Windora Bug has not been seen in 596 Phish shows.
It was last played: 2000-09-15.
It was played at 0.1% of live shows.
It has been performed live 2 time(s).
Music/Lyrics: Anastasio, Marshall
Original Artist: Trey Anastasio
Vocals: Trey (lead), Mike, Page (backing)
Historian: Erik Swain
This loose reggae song with three-part singing and inscrutable lyrics (“Is it a wind? Or a bug? It’s a Windora Bug!”) debuted on Trey’s May 1999 solo tour and immediately enticed fans with its quirkiness. After over a year of requests and a few soundcheck appearances, Phish broke it out on 9/8/00 in Albany, NY. Until then, only the lucky few who on 6/24/99 attended “The Fifth Ball” (a.k.a. “Carreystock,” a private party at Trey’s barn) had ever seen Phish perform this song.
Unlike the rendition by the guitar-bass-drums trio on the 1999 Trey tours, Phish’s version departs from two-chord reggae, thanks mainly to Page. On 9/15/00 in Hershey, PA, for example, Page provided clavinet and synthesizer fills to give the song extra texture, and led a brief spacey jam toward the song’s end. In addition, Fishman produced some drum flourishes not heard in the 1999 Trey tour versions.
Page’s singing also differentiates Phish’s version from the one performed by Trey’s band. With Trey’s side band, “Windora Bug” features bassist Tony Markellis chanting the main “Is it a wind?” lines while Trey attempts some form of reggae toasting (“We’ve got the rules down now...”) and drummer Russ Lawton sings something barely intelligible behind Trey’s part. For the Phish performances, Mike took Tony’s part, which is perfect for a low voice, and Page took Russ’s part, but his singing was clear and prominent, producing a call-and-response effect with Trey. Unfortunately, after the two above-mentioned outings, Phish shelved “Windora Bug” and to date has not performed it again, although it still played on occasion by Trey’s solo band (try 10/19/08 or 2/27/10).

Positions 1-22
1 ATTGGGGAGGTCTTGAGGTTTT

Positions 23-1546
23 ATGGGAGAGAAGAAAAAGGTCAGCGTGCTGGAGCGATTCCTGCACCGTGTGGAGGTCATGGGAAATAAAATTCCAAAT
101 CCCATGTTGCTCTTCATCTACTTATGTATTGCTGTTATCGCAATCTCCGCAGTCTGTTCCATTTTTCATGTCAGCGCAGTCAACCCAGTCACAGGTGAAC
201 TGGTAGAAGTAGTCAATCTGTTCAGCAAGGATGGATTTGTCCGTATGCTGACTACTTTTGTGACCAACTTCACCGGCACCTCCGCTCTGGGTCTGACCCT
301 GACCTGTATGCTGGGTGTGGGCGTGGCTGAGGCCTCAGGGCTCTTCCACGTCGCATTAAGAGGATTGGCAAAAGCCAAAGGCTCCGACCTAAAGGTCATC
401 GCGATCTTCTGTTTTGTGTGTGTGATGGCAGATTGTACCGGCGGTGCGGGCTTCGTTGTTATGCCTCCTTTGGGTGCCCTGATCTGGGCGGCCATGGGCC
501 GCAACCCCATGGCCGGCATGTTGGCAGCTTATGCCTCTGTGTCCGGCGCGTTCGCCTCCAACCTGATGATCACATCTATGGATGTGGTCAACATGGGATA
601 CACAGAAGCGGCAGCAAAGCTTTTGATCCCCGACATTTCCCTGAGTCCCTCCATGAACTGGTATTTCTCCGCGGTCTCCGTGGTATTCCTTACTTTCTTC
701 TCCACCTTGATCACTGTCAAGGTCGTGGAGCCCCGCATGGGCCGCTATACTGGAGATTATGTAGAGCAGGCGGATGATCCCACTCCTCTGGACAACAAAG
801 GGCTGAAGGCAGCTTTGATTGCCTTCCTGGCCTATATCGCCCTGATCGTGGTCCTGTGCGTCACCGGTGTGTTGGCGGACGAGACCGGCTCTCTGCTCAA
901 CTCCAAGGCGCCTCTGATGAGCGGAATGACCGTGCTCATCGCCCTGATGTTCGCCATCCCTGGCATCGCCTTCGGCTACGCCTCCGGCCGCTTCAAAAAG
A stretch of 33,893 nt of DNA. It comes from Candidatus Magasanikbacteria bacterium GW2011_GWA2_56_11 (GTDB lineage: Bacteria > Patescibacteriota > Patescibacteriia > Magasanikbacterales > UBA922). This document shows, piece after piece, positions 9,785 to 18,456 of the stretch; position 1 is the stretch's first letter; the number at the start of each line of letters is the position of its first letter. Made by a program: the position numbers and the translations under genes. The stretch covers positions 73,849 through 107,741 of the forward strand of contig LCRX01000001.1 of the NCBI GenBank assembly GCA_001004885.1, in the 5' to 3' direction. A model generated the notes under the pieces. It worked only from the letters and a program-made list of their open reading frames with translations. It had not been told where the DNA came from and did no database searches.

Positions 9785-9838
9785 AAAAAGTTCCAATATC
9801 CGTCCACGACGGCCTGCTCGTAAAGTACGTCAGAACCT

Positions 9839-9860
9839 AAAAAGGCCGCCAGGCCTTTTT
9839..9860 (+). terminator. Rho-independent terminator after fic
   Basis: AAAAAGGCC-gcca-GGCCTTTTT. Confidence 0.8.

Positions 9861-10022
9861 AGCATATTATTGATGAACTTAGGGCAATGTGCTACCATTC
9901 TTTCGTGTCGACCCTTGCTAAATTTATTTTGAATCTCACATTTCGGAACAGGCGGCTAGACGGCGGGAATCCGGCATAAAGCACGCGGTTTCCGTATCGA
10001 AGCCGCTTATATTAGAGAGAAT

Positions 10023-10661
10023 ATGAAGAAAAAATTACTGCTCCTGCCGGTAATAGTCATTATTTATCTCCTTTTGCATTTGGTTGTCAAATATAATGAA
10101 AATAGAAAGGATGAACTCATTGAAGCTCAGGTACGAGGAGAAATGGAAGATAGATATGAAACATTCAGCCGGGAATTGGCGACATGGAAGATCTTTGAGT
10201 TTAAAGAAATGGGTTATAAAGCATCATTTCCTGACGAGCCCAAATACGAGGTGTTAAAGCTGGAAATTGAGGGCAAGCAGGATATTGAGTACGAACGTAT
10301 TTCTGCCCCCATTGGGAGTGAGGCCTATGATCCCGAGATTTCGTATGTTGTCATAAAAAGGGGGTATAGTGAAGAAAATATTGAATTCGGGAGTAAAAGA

Watch Windora Bug on YouTube TAB, "Windora Bug" – 2/27/10, Atlanta, GA
As Trey explained on 5/8/99, this is one of two “Bug” songs written around the same time. The other, just plain “Bug,” also entered rotation on his 1999 solo tour. That more conventional song made it into the Phish rotation immediately, and eventually on to Farmhouse. “Windora Bug,” by contrast, can only be heard in studio form on the Trey-Tom demo album Trampled by Lambs and Pecked by the Dove.
Albums: TAB at the TAB